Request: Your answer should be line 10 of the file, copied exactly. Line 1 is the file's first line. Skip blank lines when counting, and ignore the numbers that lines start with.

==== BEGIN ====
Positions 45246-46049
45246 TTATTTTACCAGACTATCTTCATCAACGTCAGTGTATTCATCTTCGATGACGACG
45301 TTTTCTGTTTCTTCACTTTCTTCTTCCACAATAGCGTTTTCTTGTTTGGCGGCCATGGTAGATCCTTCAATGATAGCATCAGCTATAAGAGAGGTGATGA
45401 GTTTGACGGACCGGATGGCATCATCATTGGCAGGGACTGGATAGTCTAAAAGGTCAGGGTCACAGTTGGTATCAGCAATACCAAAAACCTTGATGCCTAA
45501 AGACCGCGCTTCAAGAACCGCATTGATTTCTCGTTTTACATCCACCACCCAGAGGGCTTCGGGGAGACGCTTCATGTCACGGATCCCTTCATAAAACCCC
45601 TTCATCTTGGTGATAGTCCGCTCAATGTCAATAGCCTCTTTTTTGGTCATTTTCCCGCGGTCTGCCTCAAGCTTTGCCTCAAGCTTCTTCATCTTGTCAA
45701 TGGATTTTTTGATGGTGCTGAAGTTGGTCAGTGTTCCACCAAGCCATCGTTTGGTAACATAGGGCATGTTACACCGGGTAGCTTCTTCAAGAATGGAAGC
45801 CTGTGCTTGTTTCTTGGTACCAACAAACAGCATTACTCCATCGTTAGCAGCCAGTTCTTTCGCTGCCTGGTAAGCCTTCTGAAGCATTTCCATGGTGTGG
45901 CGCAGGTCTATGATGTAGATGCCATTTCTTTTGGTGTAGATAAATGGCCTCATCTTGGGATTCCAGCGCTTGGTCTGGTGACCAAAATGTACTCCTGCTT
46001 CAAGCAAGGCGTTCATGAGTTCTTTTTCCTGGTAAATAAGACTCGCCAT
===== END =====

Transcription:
46001 CAAGCAAGGCGTTCATGAGTTCTTTTTCCTGGTAAATAAGACTCGCCAT